Sons Of Anarchy – season one

Usually, when we form an opinion about something we tend to assume that our opinions are based solely upon the characteristics of the thing itself: if we enjoy a film, we argue that it is well made and, if we hate a book, we argue that it is poorly written. However, this theory of aesthetic judgement completely ignores the roles played by expectation and mood in colouring our reaction to a work. As Daniel Mendelsohn puts it in his incendiary New York Review Of Books piece on Mad Men:

That a soap opera decked out in high-end clothes (and concepts) should have received so much acclaim and is taken so seriously reminds you that fads depend as much on the willingness of the public to believe as on the cleverness of the people who invent them.

What Mendelsohn is trying to say is that the popularity of Mad Men is due not to the quality of its writing but to the intensity of the hype surrounding it. In other words, because every newspaper, blogger and cultural critic in the world loves Mad Men, people approach the series in such a charitable frame of mind that they manage to completely overlook the fact that it is actually little more than a cleverly-directed and under-written soap opera. Of course, such accusations of false consciousness (‘You may think you are enjoying this TV series but in fact you are just being manipulated into thinking you liked it’) are invariably the hallmark of a critic intent upon playing the role of belligerent cultural tyrant, but there is a kernel of truth to Mendelsohn’s idea.

Generally, when films and books receive rapturous early reviews only to turn out to be a little bit shit, people place the blame on the PR industry and its ability to create firestorms of hype so intense that they come to resemble mass hysteria. However, to blame PR for distorting our expectations is to ignore the various ways in which works themselves signal how it is that audiences are meant to approach them. Indeed, when we pick up a detective novel or go to see a horror film, we never approach these works ‘cold’. Instead, we rely upon certain visual, narrative and thematic cues to guide both our emotional reaction to the text and where it is that we should place our attention as an audience. Sometimes, these cues will be contained in the text in the form of stock characters, familiar tropes or storytelling techniques common to a particular genre but they can also exist outside of the text in the form of book jackets, trailers or where in the book shop we find the book.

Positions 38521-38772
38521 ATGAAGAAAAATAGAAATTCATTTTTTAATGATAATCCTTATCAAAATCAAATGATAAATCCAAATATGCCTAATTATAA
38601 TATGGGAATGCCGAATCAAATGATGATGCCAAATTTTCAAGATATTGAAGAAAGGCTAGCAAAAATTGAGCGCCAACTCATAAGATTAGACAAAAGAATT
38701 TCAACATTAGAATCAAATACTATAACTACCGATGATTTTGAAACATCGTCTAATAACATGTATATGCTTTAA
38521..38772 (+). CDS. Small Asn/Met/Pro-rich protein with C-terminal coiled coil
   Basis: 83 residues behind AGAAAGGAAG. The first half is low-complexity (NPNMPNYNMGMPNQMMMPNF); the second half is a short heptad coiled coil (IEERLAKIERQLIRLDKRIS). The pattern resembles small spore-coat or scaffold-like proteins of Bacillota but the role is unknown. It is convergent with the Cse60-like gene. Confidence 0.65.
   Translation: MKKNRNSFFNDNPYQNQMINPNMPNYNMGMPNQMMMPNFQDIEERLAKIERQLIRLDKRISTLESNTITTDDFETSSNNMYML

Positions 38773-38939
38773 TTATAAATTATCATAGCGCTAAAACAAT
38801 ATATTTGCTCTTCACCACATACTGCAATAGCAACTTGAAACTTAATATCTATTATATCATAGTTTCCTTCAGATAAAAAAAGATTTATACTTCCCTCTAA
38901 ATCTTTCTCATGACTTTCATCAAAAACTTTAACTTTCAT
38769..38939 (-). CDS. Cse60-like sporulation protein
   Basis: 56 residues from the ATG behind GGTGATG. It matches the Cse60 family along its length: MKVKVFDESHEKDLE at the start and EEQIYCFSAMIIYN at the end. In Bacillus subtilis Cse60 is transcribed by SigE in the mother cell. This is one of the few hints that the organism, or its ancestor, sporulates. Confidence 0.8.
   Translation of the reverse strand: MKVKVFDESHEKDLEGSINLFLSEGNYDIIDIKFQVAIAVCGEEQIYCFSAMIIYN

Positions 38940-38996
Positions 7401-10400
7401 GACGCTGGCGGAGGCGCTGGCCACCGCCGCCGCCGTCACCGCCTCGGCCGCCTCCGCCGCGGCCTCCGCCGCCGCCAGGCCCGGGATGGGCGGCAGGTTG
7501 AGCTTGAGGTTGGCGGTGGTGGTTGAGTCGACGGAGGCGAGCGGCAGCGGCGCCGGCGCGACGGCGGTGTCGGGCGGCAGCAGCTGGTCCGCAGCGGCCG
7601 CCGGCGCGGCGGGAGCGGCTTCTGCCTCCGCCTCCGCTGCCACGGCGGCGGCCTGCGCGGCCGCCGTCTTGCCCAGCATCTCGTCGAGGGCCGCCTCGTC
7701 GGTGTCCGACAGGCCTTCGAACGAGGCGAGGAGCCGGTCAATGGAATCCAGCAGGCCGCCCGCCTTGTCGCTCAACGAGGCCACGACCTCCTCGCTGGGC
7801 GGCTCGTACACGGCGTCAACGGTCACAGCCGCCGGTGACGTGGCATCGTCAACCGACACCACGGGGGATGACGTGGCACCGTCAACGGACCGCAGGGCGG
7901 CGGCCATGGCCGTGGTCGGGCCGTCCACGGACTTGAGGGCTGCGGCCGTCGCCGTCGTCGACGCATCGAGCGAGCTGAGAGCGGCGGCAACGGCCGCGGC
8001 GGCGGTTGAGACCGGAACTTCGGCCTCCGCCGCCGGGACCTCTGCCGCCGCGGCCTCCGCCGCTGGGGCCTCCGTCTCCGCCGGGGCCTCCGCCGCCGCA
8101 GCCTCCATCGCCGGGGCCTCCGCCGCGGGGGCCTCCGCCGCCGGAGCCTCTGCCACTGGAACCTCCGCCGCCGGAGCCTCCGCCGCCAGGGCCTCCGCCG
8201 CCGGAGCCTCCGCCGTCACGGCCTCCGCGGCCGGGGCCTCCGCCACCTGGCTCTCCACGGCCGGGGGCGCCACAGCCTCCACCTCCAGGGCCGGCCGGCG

When a movie creates a hype for the movie, and if it is not that much, people will start scolding the whole team. So, the entire team should work hard to deliver a movie as people’s wish. The expectations lie not only in the film industry, it is lying in all fields. The trading industry is well established and now many people are depositing money in it to see a great profit. But, it is in the hands of the traders how they are utilizing the features provided by the software. We can get to know the features of Crypto Code by a quick search. 

All of these cues forge links between the given text and our memories of other texts and so they nudge us into particular sets of reactions based upon the suggestion that ‘this text’ is a bit like ‘that one’. For example, if you see a film such as Jaume Collet-Serra’s Orphan (2009), and assume that it is a serious drama about adoption, then you will quickly find yourself either scandalised or disgusted by the absurd plot developments and grisly murders. However, if you are warned by the trailers and are familiar enough with the particular genre to have a clear set of genre-memories then it is easy (almost from the opening scene) to locate that film within a tradition of grand guignol horror films that entertain and amuse rather than horrify or educate.

This process of genre signalling is perhaps most obvious when it is intentionally subverted. Indeed, much of the cinematic power of films located within the so-called ‘new French extremity’ is due to their directors taking elements of the horror genre and introducing them into films that not only feel very much like straight dramas, but that are marketed as such.

For example, in Irreversible (2002), Gaspar Noé tells the story of a man driven to murderous depravity by the grisly rape of his wife. This tale of psychological transformation and descent into madness is an old horror saw but, by framing this transformation in the context of a French relationship drama, Noé makes the violence in the film feel far more shocking despite the fact that the violence is actually comparatively mild by the standards of the horror genre. The film’s power lies in its awareness of the fact that genre can serve as a defence mechanism and by refusing to signal to us that ‘it’s okay… this is just a silly horror film’ the film carries a much greater affective charge.

A similar process takes place in Trouble Every Day (2001) when Claire Denis takes a vampire story and refashions it as the tale of a dysfunctional relationship. Had the action taken place in a standard gothic landscape full of castles and mists then the film would have been toothless and hackneyed but, because it takes place in a French suburb, the violence and imagery feels incredibly savage and disconcerting.